Jasmine Rook: Falmouth student and transgender campaigner took own life
A student who took her own life on campus made a "crisis" phone call for help that was not followed up by the NHS, an inquest has heard.
Jasmine Rook, 22, phoned a mental health out-of-hours service pleading "to go to a safe place" one night in September 2017, the hearing was told.
The transgender woman, who had tried to take her own life that month, hung up and her call was not returned.
She was found dead nine days later on Falmouth Universty's Penryn Campus.
Cornwall coroner Emma Carlyon said the phone call was the last time she was definitively known to be alive, and a verdict of suicide was recorded as the cause of death.
Ms Rook's mother Stephanie Bolter told the Truro inquest she had been increasingly worried at her daughter's lack of contact in the lead up to her death and on 29 September she had a "horrific feeling she was dead".
Ms Bolter said she repeatedly contacted the university asking them to find her but the "common response from the university was that Jasmine has privacy rights".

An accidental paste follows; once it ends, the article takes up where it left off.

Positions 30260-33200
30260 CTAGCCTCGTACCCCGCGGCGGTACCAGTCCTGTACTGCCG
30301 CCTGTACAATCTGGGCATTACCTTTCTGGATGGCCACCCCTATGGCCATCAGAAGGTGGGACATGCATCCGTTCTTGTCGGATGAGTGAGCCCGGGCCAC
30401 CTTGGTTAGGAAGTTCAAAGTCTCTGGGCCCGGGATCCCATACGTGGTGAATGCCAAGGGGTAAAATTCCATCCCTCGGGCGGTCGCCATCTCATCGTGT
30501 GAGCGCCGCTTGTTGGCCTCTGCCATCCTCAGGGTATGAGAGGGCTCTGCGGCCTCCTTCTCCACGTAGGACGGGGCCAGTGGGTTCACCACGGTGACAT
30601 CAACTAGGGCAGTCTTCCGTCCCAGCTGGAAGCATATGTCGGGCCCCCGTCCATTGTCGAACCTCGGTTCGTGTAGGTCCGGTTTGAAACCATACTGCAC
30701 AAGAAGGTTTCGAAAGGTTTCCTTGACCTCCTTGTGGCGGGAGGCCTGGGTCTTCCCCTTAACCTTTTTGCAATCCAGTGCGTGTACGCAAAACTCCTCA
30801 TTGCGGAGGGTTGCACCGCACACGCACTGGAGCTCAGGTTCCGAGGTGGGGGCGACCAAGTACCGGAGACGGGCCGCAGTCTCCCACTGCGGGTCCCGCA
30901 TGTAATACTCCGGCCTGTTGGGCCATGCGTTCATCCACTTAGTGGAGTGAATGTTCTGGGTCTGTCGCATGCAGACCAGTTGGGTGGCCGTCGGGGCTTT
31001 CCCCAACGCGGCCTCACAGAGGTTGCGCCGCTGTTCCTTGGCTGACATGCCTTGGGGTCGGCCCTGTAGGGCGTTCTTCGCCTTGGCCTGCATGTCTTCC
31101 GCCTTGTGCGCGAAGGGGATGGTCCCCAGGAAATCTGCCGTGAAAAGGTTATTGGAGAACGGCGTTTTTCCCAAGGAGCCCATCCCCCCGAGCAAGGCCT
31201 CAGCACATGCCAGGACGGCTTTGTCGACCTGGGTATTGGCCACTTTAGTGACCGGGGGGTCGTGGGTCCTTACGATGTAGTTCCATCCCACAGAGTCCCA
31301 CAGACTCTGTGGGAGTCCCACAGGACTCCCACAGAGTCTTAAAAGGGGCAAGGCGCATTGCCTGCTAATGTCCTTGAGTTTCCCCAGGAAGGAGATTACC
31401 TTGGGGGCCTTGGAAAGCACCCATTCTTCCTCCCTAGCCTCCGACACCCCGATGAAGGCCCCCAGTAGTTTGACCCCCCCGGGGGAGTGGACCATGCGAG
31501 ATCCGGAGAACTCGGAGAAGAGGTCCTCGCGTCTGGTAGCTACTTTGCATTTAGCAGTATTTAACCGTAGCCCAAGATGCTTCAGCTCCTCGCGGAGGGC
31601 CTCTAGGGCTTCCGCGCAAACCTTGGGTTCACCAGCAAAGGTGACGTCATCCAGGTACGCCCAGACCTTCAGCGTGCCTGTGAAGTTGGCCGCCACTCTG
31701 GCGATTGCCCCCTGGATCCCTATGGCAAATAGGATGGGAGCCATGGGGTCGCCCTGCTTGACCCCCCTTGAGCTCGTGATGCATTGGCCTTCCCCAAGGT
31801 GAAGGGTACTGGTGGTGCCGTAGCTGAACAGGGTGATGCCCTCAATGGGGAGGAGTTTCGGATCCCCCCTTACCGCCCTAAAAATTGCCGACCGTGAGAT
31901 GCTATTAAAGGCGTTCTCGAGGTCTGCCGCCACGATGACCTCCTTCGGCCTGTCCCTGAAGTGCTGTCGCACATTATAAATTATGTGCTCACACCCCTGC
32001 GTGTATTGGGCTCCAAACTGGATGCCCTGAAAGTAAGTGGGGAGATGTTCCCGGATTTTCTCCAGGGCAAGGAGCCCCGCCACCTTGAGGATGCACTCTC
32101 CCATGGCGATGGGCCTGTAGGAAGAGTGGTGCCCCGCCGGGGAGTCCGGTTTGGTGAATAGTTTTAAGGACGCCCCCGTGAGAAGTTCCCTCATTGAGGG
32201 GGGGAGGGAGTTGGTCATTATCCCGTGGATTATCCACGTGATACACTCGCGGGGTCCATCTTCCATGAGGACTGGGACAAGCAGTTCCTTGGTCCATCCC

The inquest heard how mental health professionals knew Plymouth-born Ms Rook had tried to take her own life early in September but failed and was taken to A&E on 16 September after pleading with university security staff to kill her.
She went on to miss several appointments which they tried to contact her about, it was told.
Jack Richards, a mental health nurse with Cornwall Partnership NHS Foundation Trust said he thought Ms Rook was at "moderate risk" and that she "seemed to be looking to the future" when he spoke to her.
However, Julie Rae from student services, which had been supporting Ms Rook, said she had expressed a recent fear of the potential abuse she might suffer if she went to a male prison as a transgender woman.
Ms Rook was on hormone replacement therapy and her gender transition seemed to be going positively, but she had recently struggled with money worries, a relationship break up and alcohol misuse, the hearing was told.
The coroner said Falmouth University and Cornwall Partnership NHS Foundation Trust had carried out a review since the death and had made many improvements with regards to sharing information better and escalating potential crisis cases.